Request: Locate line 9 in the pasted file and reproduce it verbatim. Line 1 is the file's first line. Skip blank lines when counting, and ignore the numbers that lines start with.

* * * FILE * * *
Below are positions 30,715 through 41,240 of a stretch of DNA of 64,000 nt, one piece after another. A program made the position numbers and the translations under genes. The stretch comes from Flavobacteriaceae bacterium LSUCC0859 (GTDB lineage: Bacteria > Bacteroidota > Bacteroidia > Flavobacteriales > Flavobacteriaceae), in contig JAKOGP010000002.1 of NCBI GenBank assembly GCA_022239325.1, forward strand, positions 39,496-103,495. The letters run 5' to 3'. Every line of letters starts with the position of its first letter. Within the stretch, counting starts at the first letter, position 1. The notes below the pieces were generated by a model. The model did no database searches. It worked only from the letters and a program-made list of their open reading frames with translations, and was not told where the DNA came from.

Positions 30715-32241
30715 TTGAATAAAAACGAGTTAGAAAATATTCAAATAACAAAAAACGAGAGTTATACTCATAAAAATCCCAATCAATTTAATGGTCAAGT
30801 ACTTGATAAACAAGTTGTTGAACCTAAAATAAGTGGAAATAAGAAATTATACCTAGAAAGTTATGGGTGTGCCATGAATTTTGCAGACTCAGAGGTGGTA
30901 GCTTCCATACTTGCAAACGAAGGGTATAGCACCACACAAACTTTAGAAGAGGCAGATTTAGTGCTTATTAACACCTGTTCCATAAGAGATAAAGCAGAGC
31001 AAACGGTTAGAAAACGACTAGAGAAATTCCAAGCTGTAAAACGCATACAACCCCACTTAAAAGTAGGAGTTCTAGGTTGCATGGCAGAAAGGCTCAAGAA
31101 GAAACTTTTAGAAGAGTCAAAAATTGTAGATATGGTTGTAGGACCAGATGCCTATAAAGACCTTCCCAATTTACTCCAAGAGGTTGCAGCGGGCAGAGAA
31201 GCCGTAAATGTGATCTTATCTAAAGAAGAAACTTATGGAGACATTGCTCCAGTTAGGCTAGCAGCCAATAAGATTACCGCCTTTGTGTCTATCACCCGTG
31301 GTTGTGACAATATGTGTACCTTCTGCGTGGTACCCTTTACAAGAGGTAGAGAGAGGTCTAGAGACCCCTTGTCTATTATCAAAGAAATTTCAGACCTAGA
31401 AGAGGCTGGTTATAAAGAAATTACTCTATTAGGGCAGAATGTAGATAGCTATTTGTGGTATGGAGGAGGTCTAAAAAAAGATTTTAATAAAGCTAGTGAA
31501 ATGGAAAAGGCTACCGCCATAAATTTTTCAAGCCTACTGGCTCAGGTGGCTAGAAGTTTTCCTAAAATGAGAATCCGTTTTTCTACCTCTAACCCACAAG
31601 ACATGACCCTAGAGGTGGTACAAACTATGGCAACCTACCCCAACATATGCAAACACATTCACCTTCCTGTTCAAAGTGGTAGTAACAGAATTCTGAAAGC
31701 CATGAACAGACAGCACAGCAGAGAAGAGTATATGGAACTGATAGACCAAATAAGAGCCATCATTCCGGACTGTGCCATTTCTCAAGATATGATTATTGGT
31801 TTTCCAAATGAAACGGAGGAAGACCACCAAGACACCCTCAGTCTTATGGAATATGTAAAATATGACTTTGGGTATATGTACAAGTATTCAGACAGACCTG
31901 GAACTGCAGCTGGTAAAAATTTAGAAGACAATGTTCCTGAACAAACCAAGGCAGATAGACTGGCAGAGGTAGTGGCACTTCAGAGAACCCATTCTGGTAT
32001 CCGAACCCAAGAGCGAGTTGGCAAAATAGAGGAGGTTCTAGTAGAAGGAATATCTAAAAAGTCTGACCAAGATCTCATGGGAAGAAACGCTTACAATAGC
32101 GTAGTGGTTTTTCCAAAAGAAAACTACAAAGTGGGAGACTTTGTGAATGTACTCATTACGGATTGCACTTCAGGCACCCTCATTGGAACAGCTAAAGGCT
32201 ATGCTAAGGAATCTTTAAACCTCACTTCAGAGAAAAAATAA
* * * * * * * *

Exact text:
31301 GTTGTGACAATATGTGTACCTTCTGCGTGGTACCCTTTACAAGAGGTAGAGAGAGGTCTAGAGACCCCTTGTCTATTATCAAAGAAATTTCAGACCTAGA